I hope you enjoy this totally unedited SOOC photo. Click to see larger and on black.

© 2012 IMRAN

Thursday, April 05, 2012

The Blame In Pakistan Lies With…..

Basit Jehangir Sheikh Formar President Distric...
Basit Jehangir Sheikh Formar President District Kasur with Zulfiqar Ali Bhutto Former President Pakistan and the founder of Pakistan Peoples Party (Photo credit: Wikipedia)
Benazir Bhutto, photographed at Chandini Resta...
Benazir Bhutto, photographed at Chandini Restaurant, Newark, CA by iFaqeer (Photo credit: Wikipedia)
Did I miss offending anyone with this comment I posted on a Pakistan friend's Wall?

She posted a photo of the front page of the respected Pakistani newspaper, Dawn, of the day power-hungry despot but once popularly elected Zulfiqar Ali Bhutto, ousted Prime Minister of Pakistan, was hanged to death by the creator of the ISI, lapdog of the CIA, and purveyor of hate, intolerance, violence, ethnic strife and religious fundamentalism, Zia-ul-Haq.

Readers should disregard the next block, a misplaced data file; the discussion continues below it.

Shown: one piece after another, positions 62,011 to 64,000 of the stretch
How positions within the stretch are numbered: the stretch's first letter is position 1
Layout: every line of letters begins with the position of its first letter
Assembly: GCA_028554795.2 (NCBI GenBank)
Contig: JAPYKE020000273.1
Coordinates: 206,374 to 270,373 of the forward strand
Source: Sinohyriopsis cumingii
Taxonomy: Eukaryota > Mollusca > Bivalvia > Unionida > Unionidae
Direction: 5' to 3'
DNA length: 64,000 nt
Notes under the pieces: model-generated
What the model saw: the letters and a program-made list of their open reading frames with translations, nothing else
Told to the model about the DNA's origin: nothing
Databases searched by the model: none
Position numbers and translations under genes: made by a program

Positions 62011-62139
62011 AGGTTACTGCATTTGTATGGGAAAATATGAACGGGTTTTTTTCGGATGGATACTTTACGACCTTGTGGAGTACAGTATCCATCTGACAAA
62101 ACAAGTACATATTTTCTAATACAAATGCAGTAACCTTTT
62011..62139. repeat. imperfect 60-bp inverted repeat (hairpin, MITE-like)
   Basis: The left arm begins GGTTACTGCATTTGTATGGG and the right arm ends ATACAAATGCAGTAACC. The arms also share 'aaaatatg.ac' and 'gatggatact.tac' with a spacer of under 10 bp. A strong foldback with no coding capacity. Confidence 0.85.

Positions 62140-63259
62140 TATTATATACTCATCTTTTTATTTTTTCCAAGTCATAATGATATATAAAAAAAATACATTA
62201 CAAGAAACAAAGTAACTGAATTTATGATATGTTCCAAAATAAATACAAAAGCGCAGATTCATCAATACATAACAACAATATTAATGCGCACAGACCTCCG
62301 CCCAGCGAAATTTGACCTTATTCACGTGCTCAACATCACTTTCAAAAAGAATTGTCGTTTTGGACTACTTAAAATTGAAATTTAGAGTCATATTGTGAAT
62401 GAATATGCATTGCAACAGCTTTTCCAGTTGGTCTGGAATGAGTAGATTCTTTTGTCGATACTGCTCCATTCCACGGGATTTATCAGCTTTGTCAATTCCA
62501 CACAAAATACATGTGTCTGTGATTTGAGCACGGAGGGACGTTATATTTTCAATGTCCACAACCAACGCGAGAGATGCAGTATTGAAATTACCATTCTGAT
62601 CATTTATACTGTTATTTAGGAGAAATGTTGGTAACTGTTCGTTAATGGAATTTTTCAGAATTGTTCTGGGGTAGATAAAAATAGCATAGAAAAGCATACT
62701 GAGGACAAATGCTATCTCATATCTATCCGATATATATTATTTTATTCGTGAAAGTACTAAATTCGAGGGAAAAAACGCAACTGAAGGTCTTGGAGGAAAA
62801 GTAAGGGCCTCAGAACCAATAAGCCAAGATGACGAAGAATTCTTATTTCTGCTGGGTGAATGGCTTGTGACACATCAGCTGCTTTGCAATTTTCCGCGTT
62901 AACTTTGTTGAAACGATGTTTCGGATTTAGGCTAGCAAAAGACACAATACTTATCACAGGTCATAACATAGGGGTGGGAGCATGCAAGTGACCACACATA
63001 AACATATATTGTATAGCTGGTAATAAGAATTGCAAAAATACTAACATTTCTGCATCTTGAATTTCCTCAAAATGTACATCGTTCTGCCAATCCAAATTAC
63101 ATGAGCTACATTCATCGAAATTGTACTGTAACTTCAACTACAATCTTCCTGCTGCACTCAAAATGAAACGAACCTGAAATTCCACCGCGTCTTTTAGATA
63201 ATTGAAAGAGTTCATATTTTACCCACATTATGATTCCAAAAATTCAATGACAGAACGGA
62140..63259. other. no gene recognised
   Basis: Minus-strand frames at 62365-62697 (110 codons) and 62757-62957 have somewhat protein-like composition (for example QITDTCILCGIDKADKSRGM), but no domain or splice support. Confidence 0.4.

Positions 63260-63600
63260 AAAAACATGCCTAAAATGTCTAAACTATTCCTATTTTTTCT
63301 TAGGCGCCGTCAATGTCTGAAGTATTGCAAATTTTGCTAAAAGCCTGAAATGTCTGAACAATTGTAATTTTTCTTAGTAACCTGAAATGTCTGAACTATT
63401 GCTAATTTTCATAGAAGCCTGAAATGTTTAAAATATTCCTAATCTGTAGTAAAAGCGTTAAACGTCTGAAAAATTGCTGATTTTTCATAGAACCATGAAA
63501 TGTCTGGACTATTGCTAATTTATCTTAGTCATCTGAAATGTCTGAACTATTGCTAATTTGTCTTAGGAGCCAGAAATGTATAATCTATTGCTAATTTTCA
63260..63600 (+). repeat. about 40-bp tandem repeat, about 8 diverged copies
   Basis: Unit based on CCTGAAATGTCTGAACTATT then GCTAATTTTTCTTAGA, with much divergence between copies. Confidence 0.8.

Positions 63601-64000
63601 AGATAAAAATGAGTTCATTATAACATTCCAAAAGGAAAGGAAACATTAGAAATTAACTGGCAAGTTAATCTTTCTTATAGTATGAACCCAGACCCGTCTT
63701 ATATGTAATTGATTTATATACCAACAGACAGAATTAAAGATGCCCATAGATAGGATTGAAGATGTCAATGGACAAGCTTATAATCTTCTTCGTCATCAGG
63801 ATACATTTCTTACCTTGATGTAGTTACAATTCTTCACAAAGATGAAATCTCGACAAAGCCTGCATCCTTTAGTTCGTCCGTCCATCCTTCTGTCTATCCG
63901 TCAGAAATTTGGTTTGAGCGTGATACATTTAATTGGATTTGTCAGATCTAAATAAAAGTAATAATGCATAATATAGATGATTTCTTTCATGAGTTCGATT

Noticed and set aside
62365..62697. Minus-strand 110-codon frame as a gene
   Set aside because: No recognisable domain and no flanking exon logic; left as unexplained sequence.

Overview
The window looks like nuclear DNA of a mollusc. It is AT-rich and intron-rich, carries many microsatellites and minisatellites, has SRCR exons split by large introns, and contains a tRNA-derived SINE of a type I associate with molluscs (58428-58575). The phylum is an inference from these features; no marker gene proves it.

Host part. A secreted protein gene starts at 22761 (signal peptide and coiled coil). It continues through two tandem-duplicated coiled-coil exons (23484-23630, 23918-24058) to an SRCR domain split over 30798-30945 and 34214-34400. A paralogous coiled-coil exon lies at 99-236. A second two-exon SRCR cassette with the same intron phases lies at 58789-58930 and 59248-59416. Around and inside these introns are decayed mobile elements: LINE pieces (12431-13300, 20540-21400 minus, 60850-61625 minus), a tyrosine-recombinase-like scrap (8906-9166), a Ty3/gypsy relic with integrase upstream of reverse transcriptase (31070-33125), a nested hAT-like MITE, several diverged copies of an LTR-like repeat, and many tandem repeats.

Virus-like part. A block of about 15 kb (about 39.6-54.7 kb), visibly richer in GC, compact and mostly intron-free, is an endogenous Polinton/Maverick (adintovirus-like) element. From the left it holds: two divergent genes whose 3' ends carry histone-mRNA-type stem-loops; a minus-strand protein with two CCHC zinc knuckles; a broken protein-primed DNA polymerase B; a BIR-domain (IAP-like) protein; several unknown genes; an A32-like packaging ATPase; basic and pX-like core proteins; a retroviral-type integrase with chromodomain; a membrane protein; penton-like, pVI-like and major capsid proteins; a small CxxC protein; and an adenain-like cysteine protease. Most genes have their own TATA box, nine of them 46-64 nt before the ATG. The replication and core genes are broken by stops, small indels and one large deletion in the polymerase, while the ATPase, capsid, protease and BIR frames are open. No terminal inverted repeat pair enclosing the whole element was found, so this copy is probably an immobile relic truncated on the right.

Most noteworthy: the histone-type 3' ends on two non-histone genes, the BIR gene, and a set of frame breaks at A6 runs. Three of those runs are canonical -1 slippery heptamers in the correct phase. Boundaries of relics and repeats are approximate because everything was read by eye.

"I was a big fan of Zulfiqar Bhutto. Met him as a pre-teen (with Col. Qaddafi on the same day!). I'd met dictator Zia several times. The first time was as a student at Aitchison College, Lahore, when, even as a self-imposed President of Pakistan, he was the de-facto Chief Guest.

Later, after leading a protest against his martial law regime, I was arrested, tortured, court-martialed and imprisoned in Lahore's Kot Lakhpat prison. I was 20. And, later, I met the repulsive dictator at media events, when I was working for the Jang Group newspapers.

I recall I was visiting my Karachi home, from Lahore, and was woken up with the news that Bhutto had been hanged. It was inevitable, but still, a shock. It was always said that "There is one grave, and two men. One has to go in."